i-D had been about valuing the individual – about valuing identity, spirit and expression. There were so many agendas involved when working for the bigger names in publishing. The higher I climbed the career ladder the further away from ‘spirit’ I seemed to find myself. During my research period I watched documentaries, read articles and researched websites unearthing some awful truths. It was shocking to see how the industry was harming people and the environment. During this time I was very fortunate to meet Alex Macintosh from the Centre for Sustainable Fashion, which is part of the London College of Fashion. They are influential at a high level, helping companies, large, medium and small, too engage with sustainability. They have also been instrumental in getting sustainability onto university and college curriculums. Their approach and understanding of the industry really opened my eyes to the possibilities of sustainability. They are big believers in transparency and engagement. The CSF definitely influenced my approach to sustainability within the fashion industry.

When you source designers and other participants for 69b, what key aspects do you look at?

69b works with designers and brands that choose to engage in sustainable practices. They can brand themselves based on this, or not, talk about it a lot, or a little. I don’t mind as long as it is evident that they are sustainable. They can engage with sustainable practice in various ways – through efficient designing and sampling practices, through up-cycling, craft and slow fashion, via fabric choices – organic, renewable, recycled, smart technology, by choosing fair trade production methods and caring about all the hands that touch the product along the way, and the impact on the earth and its resources. Sustainability can also be expressed through aesthetic consistency – I don’t work with brands that are driven and influenced by trends – they all have a style and apply techniques that are consistent. Repeating and developing signature design and techniques, in my opinion, is more efficient and less draining compared to a brand that constantly reinvents itself from season to season.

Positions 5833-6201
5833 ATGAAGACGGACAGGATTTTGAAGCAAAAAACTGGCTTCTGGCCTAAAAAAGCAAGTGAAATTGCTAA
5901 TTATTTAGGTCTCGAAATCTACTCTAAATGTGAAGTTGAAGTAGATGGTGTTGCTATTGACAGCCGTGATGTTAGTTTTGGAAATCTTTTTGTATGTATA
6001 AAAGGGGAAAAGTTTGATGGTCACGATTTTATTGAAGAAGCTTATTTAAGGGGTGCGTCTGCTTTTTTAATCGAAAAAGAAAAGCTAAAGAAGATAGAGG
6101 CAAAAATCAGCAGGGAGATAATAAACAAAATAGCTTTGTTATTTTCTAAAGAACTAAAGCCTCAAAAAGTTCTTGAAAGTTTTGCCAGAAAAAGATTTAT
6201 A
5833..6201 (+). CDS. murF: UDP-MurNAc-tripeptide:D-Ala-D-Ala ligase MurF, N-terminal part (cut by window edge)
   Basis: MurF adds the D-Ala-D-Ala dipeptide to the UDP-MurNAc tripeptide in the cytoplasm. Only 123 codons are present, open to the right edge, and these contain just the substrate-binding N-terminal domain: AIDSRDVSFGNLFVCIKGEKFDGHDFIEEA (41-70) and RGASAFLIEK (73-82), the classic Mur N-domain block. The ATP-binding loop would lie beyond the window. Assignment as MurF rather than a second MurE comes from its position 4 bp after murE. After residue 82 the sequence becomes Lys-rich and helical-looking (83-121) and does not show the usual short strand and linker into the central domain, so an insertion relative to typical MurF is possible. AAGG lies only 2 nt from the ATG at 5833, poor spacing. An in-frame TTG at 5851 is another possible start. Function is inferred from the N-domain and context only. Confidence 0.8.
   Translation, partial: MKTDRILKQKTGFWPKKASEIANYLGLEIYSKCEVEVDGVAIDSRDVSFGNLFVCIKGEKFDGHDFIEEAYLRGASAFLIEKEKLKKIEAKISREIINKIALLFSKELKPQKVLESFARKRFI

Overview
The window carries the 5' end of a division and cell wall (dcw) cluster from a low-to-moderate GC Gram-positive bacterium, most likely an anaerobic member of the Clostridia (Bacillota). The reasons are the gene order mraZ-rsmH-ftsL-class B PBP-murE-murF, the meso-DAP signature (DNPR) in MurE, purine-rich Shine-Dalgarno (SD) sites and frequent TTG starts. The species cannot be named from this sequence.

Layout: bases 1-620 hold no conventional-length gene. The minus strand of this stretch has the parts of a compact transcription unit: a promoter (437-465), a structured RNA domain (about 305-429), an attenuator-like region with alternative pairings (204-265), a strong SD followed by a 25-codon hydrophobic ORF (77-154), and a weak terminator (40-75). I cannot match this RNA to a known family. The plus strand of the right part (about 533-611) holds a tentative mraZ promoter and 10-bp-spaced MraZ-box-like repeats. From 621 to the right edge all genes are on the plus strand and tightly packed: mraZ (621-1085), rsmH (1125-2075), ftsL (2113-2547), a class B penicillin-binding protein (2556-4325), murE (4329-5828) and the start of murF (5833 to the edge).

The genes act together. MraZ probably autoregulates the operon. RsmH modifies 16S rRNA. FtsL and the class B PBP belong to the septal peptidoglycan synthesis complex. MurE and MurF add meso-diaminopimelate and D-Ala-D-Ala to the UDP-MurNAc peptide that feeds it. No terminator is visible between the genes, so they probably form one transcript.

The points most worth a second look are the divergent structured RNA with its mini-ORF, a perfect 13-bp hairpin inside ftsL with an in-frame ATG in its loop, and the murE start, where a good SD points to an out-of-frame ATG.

Located in Broadway Market, how is this an independent boutique-friendly area to be in?

Broadway Market is situated in the heart of Hackney on one of East London’s most treasured streets. Recently receiving the title as ‘the hippest place in the world’ by Italian Vogue, Broadway Market is home to cafes, restaurants, bookshops, retro furniture stores and fashion boutiques mixed in with old laundrettes and betting shops- something for everyone. It is a community street, servicing locals as well as thousands of people who visit the eclectic weekly Saturday market. The perfect location for an independent business like 69b as it attracts individuals with a strong sense of personal style and creativity.